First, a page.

May 2nd, 2011

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The invariable Bin Laden Reaction Post

Not surprising, since my f'list is fairly eclectic, that reaction to the reaction of the news of Bin Laden's death at the hands of U.S. covert ops forces is, well, eclectic and mixed.

To be sure, no one is feeling bad for Bin Laden in the sense that no one thinks he was a wonderful human being. The question seems to revolve around whether to take pleasure in the death of another and whether exuberance is called for and/or whether the exuberance shown by some is unseemly.

I shall not pretend to false sensitivity. An evil man responsible for the death of thousands of innocent civilians has met his end. Nor is this the case of someone who has turned away from evil. To the contrary, he continued to urge the death of innocents, and continued to call on his followers to wage war in the name of his beliefs. It is not a question of revenge, which some disdain. It is not even a question of justice, although I believe that was done in this case. It was the killing during an attempt at apprehension of a man dedicated to spreading his doctrines through violence and death. It is, bluntly, pleasing to me to see such evil come to an end as it is pleasing to me to see other sources of evil ended or contained.

A friend of mine on Facebook quoted Mark Twain as saying: "I never prayed for the death of any man, but there are some obituaries I have read with great relish." Still, I have little patience for those who treat this as if it were a sporting event. It is a serious and solemn thing to kill a man, even if, to use an old phrase, he needed killing. I exclude from this condemnation, however, those whose lives were touched by this man's evil. It is not for me to judge parents who rejoice at the death of the murderer of their children.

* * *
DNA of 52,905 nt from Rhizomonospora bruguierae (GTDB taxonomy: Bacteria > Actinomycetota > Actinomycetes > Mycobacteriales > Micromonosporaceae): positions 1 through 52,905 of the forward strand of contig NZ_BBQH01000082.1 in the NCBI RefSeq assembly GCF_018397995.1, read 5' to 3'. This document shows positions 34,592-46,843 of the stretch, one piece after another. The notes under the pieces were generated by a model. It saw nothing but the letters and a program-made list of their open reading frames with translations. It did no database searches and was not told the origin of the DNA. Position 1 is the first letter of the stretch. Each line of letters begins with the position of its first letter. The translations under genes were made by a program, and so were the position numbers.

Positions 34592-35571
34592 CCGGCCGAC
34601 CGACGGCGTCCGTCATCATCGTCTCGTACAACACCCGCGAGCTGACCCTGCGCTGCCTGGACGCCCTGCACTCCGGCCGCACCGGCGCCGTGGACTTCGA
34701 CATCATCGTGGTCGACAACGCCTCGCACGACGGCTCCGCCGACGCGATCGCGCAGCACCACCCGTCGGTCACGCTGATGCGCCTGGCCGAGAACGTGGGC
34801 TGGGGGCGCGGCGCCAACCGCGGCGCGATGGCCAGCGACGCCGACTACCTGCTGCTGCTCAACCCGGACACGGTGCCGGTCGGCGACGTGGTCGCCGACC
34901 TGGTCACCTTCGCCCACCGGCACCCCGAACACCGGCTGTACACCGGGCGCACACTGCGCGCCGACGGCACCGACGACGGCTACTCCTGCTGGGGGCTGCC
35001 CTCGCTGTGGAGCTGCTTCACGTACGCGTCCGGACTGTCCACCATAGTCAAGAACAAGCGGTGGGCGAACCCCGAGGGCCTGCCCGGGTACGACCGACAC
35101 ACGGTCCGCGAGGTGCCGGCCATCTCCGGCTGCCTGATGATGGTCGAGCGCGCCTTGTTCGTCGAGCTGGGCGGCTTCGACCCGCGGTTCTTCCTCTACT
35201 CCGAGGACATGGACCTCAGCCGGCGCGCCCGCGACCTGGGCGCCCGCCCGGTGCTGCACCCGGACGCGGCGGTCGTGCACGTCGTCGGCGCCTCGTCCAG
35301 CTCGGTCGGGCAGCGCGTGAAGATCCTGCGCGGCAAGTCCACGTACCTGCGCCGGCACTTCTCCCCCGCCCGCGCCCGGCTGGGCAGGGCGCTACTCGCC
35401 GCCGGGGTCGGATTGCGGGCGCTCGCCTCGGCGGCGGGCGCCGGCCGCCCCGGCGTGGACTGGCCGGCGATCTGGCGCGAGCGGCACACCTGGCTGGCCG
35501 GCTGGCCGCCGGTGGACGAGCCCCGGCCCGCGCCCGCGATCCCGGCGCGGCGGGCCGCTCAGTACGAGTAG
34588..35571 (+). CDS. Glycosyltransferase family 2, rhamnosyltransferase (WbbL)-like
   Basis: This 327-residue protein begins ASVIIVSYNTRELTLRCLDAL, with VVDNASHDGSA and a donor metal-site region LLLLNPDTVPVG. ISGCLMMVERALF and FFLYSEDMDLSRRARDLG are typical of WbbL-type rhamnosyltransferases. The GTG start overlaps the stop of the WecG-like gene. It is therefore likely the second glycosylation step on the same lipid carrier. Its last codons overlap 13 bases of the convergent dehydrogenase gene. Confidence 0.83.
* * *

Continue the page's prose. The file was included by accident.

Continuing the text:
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Link Harvest: USTR Release Special 301 Report

The annual exercise in pissing off our trading partners at the behest of Pharma and MPAA. Just about everyone in the world we want to trade with, except Brazil, is on the "Special Naughty" list for purpotedly not protecting our intellectual property enough.

Once, this was useful for countries that engaged in wholesale piracy. Now, it has become a tool for Pharma and MPAA to put the squeeze on other countries. For example: Israel is on the "Special Watch List." Why? Because they declined to extend the length of patent terms for medication. Canada is on the "Special Watch List" because its citizens successfully derailed efforts to ram through a U.S.-style copyright "reform."

God willing, I shall have more time to blog on this presently.
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Why Disruption Won't Happen In Video

A fairly good summary of the arguments of why the cable and Hollywood dinosaurs will win against the supposedly nimble Silicon Valley mammals.

Mind you, we could use regulatory and antitrust means to enable the development of competition.

Alternatively, we can wait and see if viewer behavior changes sufficiently to not care about first run programming.